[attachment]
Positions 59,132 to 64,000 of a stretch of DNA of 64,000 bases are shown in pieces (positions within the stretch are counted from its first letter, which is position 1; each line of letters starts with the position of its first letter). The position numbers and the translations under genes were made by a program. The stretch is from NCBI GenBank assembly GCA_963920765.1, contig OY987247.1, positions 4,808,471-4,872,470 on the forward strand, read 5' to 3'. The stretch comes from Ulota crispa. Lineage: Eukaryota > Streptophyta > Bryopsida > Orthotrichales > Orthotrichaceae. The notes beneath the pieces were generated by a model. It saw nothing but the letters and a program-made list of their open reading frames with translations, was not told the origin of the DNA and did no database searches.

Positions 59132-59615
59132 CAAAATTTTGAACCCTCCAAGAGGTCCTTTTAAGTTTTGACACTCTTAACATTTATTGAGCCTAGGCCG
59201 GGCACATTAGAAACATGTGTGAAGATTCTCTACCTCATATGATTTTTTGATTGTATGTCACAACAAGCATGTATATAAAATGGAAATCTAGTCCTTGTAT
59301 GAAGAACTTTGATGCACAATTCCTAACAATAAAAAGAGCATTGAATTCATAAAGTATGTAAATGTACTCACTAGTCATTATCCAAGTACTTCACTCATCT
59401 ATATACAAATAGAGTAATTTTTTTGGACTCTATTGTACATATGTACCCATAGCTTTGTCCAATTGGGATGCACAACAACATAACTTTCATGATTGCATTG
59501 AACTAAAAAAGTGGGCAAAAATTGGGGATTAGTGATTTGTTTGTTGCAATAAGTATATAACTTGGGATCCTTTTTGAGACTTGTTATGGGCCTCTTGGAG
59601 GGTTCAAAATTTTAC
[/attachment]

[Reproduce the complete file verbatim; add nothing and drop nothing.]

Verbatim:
Positions 59,132 to 64,000 of a stretch of DNA of 64,000 bases are shown in pieces (positions within the stretch are counted from its first letter, which is position 1; each line of letters starts with the position of its first letter). The position numbers and the translations under genes were made by a program. The stretch is from NCBI GenBank assembly GCA_963920765.1, contig OY987247.1, positions 4,808,471-4,872,470 on the forward strand, read 5' to 3'. The stretch comes from Ulota crispa. Lineage: Eukaryota > Streptophyta > Bryopsida > Orthotrichales > Orthotrichaceae. The notes beneath the pieces were generated by a model. It saw nothing but the letters and a program-made list of their open reading frames with translations, was not told the origin of the DNA and did no database searches.

Positions 59132-59615
59132 CAAAATTTTGAACCCTCCAAGAGGTCCTTTTAAGTTTTGACACTCTTAACATTTATTGAGCCTAGGCCG
59201 GGCACATTAGAAACATGTGTGAAGATTCTCTACCTCATATGATTTTTTGATTGTATGTCACAACAAGCATGTATATAAAATGGAAATCTAGTCCTTGTAT
59301 GAAGAACTTTGATGCACAATTCCTAACAATAAAAAGAGCATTGAATTCATAAAGTATGTAAATGTACTCACTAGTCATTATCCAAGTACTTCACTCATCT
59401 ATATACAAATAGAGTAATTTTTTTGGACTCTATTGTACATATGTACCCATAGCTTTGTCCAATTGGGATGCACAACAACATAACTTTCATGATTGCATTG
59501 AACTAAAAAAGTGGGCAAAAATTGGGGATTAGTGATTTGTTTGTTGCAATAAGTATATAACTTGGGATCCTTTTTGAGACTTGTTATGGGCCTCTTGGAG
59601 GGTTCAAAATTTTAC